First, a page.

Bookbuyer, his nose twitching like the Quorn's Boxing Day hounds, is happy at last to detect a little Christmas charity in the air. What is of more moment yet, it emanates from a publisher.
A few weeks ago, most of Britain's better known cookery writers received a letter from a firm called Dale Publications. As they were no doubt aware, it said, " only a small percentage of the 5,000 cookery books now in print are really good books." To rectify this sorry situation, Dale proposed The Cook's Cookbook, an illustrated anthology of recipes from the " great cookbooks" the select band of whose authors included, not surprisingly, the adressees. He, or in most cases, she, learned that the book would ideally include one of her own previously published recipes which would be given a page to itself, printed extravagantly in two colours, and have for digestif a specimen of the writer's own signature underneath. But if, for a moment, the authors were hoping for an unexpected Christmas titbit, they soon encountered a peculiarly unappetising crunch: "Instead of royalties being paid to each of the numerous contributors, Dale Publications warrant that 10% of their sales will be donated to a ' large recognised charity."
It does, you must admit, put the writers in a bit of a spot. Ought they to refuse permission for reproduction, and allow their recipe to lie fallow on a dusty library shelf while others starve in Africa? Or should they do the gallant thing for the time of year, thus breaking into a smart mark-time in the long, hard march towards fair pay for authors? Bookbuyer has some sympathy for the fifteen or so who have agreed so far and who, according to Dale, include Bee Nilson, and that well-known cookery writer, Oswell Blakeston. But it is equally difficult to condemn those defaulters who see this as just one more asault on an author's goodwill, which is already overstrained by requests for free talks and derisory radio fees.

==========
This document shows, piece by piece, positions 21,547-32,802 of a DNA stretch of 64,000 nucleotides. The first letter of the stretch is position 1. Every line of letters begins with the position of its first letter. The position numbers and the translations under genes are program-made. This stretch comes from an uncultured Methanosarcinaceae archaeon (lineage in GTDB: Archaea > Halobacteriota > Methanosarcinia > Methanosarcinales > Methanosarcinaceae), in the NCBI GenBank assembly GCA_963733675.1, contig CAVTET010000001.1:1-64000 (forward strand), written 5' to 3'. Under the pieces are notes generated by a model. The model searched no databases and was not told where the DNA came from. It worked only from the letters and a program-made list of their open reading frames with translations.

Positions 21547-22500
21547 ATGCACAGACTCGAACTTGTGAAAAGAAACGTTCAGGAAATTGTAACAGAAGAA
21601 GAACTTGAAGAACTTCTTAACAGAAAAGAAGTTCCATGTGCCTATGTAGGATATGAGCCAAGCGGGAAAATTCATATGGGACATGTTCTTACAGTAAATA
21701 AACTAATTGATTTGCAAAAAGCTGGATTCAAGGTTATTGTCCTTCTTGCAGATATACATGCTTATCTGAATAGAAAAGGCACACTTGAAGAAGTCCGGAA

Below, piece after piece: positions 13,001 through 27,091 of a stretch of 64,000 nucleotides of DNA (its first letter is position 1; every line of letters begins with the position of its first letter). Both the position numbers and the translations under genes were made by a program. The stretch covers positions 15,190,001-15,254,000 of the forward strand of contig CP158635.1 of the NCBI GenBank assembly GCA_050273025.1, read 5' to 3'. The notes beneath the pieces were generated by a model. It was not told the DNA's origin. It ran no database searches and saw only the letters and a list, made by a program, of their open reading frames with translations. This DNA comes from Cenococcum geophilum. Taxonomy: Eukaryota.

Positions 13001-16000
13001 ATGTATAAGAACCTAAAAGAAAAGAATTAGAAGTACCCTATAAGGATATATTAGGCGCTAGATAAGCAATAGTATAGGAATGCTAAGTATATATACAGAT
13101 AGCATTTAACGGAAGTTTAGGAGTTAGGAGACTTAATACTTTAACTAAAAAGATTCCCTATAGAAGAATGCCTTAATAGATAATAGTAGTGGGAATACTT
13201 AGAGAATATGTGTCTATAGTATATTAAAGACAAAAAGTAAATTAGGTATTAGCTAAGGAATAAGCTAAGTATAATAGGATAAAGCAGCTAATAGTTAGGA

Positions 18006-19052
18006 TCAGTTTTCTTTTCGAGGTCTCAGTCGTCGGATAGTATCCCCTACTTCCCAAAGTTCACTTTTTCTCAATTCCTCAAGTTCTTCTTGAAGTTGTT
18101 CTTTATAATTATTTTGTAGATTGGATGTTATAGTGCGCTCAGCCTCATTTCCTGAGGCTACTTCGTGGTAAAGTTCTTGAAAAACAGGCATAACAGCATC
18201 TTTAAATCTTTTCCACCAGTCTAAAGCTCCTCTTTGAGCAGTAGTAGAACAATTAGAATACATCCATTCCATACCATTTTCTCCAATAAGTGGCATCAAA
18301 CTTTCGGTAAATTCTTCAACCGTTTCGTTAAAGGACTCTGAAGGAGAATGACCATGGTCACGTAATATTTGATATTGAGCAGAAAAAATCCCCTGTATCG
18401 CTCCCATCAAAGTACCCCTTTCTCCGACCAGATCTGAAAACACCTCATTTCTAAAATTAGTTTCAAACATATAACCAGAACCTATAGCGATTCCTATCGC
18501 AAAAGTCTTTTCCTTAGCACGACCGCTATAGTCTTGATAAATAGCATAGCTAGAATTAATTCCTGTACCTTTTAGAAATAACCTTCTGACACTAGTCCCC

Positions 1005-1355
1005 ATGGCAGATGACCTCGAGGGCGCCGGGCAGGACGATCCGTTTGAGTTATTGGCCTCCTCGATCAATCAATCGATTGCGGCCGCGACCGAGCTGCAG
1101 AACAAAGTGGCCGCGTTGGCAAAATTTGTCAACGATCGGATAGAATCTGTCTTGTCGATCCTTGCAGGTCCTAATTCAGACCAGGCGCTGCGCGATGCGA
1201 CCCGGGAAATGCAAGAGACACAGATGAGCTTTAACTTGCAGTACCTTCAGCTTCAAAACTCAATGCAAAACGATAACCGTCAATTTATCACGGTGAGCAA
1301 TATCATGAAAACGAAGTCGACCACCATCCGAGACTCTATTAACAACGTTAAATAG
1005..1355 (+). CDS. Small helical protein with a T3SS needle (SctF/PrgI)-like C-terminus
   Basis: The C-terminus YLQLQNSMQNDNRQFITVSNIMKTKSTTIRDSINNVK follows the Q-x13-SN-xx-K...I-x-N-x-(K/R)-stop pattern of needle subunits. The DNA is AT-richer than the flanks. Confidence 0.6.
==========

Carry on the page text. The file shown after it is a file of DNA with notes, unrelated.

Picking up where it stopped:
Their publishers, who in many cases retain copyright on the recipes, might also be forgiven for churlishness. If the authOr agrees in principle and asks her publisher to agree in practice, it would take a hard
head to refuse. Yet at the same time, Dale — who in hoping to sell "as many copies as possible" of The Cook's Cookbook will undoubtedly seek distribution through bookshops — must be regarded as a legitimate business rival.
Such subtle shades of blackmail would be slightly more palatable if Dale were embarking on the venture in a spirit of like generosity. But on the admission of the company's director Irving Laidlaw — who has experience with some quite decent publishers on both sides of the Atlantic — "it is our intention to make a profit out of it." Authors, who, from a survey published this week, have discovered . without surprise that they are earning less than £500 a year from books may wonder why it is they who are being asked to dispense charity. A happy Christmas to them.
Meanwhile — and newspaper "bestseller lists" nothwithstanding — the new book which is outselling all others across the country is The Goon Show Scripts, published by Woburn Press with a staff of three. A cheering note on which to wish the conglomerates a happy Christmas.
A line omitted from last week's Bookend gave the erroneous impression that Quentin Bell's biography of Virginia Woolf will be out of print over Christmas.